They posted a rending though it is not much.

    • Like 1
  5. 4 hours ago, Houston19514 said:

    You are correct, and that's not even counting Texas A&M College of Medicine's Houston campus.

    I would not call a D.O school an actual medical school compared to these other large institutions. They are kind of in a separate category while still good to have non the less. 

    • Like 1
  6. 32 minutes ago, pokemonizepic said:

    any evidence for this claim that the positives far outweigh the negatives?


    GDP per capita in now way relates to density and there have been several studies that show the negative effects of urban sprawl.

    https://www.theguardian.com/society/2021/sep/09/transport-noise-linked-to-increased-risk-of-dementia-study-finds#:~:text=“In this large nationwide cohort,disease%2C” the researchers wrote.


    just to name a few of the drawbacks of car centered development, as well as the fact that it is incredibly expensive and inefficient 


    A short poorly written unpublished paper written by a McGill student? Using this logic, all rural peoples should be forced to move to a city lol. The first paper mention also clearly highlights the noise from RAIL so not sure how helpful that is. 

  7. 3 minutes ago, august948 said:

    Induced demand is a flawed model.  If a city is growing, as Houston has by about 3 million people in the last 20 years, that considerably factors into the traffic flow.  No doubt, had we not rebuilt I10 it would be much worse today.  But by just building out I10, we've connected a large pipe to smaller pipes.  For best traffic flow we need to expand out the other freeways, including the loop, the beltway and grand parkway to the same standard including interchanges that can smoothly handle the larger capacity without creating bottlenecks.

    If you go back and read my earlier post I suggested that we run park and ride buses along hot lanes on all the freeways creating a faster public transit system that would allow those who don't want to drive the option to reach any destination relatively quickly.  However, for most trips the most efficient and preferred way to get from point to point will always be the individual vehicle unless artificial restrictions are put in place.  Whether that vehicle runs on fossil fuels or renewables is a separate question.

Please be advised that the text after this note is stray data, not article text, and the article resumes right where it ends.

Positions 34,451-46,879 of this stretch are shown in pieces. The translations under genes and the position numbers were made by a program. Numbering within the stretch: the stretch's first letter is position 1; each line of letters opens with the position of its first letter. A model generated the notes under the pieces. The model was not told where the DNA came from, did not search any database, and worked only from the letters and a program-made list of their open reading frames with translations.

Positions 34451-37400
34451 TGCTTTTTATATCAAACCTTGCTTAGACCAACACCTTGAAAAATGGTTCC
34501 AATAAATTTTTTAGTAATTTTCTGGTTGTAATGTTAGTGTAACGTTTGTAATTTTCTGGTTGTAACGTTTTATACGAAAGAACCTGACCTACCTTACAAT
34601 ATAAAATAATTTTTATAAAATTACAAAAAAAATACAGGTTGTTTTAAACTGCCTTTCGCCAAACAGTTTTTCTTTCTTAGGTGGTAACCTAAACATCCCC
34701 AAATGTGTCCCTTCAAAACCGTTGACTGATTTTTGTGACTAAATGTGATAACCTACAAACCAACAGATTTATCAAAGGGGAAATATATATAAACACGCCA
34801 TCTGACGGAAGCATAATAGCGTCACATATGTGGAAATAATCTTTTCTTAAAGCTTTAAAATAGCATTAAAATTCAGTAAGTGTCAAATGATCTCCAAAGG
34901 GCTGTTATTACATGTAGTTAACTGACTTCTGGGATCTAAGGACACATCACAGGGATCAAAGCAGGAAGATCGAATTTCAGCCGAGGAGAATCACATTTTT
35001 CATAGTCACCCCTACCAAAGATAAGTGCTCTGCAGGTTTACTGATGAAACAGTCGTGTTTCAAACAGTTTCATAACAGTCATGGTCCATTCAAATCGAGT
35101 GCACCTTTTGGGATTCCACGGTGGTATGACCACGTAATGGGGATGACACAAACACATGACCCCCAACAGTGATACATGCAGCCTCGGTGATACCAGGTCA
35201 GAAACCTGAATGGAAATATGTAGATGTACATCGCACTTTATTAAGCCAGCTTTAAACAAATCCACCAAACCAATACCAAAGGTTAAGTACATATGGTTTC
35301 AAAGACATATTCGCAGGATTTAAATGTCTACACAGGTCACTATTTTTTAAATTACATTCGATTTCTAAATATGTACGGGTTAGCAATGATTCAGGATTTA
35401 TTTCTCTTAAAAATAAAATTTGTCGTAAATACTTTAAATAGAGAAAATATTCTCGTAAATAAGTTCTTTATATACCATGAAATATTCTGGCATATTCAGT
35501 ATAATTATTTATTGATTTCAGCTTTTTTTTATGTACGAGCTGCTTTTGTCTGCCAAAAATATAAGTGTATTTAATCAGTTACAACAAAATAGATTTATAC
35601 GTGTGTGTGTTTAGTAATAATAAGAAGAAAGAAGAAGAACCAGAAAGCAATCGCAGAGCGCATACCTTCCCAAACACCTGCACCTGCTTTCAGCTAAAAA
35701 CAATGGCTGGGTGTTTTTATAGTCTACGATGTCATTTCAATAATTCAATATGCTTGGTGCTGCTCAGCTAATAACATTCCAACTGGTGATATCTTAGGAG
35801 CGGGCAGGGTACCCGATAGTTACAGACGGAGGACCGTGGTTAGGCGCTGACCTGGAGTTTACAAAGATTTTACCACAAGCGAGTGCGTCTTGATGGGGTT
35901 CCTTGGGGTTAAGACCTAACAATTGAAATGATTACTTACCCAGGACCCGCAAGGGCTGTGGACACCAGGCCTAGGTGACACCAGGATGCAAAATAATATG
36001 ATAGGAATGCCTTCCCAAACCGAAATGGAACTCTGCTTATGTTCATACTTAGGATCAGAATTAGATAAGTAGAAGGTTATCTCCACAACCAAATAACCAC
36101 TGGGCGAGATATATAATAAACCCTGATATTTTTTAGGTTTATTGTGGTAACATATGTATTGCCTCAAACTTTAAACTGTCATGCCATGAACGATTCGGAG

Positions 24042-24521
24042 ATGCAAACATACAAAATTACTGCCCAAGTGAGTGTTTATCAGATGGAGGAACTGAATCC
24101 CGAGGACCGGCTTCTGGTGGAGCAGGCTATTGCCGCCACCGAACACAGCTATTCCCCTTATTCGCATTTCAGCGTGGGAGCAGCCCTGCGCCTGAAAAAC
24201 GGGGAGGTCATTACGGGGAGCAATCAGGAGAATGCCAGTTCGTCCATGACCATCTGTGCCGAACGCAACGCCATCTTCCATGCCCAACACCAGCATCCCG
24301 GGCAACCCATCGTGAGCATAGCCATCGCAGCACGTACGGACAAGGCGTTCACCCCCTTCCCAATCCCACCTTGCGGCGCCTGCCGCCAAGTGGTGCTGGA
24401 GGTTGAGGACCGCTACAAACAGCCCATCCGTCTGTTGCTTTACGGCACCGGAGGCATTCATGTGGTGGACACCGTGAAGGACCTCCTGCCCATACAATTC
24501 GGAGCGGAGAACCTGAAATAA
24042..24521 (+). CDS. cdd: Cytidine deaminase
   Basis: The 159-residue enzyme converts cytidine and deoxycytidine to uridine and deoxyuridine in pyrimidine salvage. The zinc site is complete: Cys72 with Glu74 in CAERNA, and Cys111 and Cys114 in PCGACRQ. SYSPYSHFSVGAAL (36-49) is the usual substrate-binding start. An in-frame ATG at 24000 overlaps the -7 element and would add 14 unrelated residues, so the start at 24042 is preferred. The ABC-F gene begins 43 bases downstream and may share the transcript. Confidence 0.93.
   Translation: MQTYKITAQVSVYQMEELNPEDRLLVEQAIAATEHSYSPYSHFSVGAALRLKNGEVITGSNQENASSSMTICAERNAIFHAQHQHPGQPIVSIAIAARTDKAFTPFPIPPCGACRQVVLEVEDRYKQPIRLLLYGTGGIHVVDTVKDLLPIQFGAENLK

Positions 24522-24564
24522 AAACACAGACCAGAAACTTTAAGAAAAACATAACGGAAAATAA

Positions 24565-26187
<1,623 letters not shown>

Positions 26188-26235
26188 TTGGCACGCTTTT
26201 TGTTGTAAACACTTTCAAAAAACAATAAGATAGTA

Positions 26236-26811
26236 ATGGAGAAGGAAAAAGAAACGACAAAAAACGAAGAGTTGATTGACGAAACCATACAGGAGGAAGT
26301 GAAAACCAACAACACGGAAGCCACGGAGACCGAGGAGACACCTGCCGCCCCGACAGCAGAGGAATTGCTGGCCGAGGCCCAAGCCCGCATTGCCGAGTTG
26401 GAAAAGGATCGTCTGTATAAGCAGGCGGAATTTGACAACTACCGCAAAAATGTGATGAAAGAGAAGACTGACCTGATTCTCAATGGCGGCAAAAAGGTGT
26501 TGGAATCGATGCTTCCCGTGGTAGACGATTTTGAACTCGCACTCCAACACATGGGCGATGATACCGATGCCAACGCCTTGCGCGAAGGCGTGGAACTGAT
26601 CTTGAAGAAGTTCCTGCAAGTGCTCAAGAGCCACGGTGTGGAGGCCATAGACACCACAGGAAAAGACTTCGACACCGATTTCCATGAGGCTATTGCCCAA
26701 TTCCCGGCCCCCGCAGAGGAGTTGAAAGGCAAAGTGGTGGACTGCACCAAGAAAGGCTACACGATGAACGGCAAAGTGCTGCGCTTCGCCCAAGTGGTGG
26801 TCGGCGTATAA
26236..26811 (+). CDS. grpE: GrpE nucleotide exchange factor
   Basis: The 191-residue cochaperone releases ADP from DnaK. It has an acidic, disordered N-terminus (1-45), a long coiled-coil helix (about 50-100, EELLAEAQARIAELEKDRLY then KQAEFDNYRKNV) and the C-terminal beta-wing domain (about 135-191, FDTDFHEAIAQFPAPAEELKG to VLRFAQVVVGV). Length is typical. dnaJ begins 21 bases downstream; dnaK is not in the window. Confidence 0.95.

Trying to re-create a medieval urban format by eliminating cars, which is really what this is about, is a truer example of induced demand.

    I think they think if we get rid of freeways we will magically have a beautiful city like Sienna complete with medical churches and olive groves... Houston is naturally densifying and is literally a baby barely 120-50 years old? All the cities people keep name dropping are literally at the very least twice as old. 

    • Like 3
  8. 1 hour ago, august948 said:

    Thank you for posting that link.  Reading the article led me to this:


    This is the source cited for the four year increase in travel times from Pin Oak to downtown.  It shows data gathered by transtar for average trip time broken down by 15 minute increments and sections of roadway.  Here are the 2021 highlights from transtar: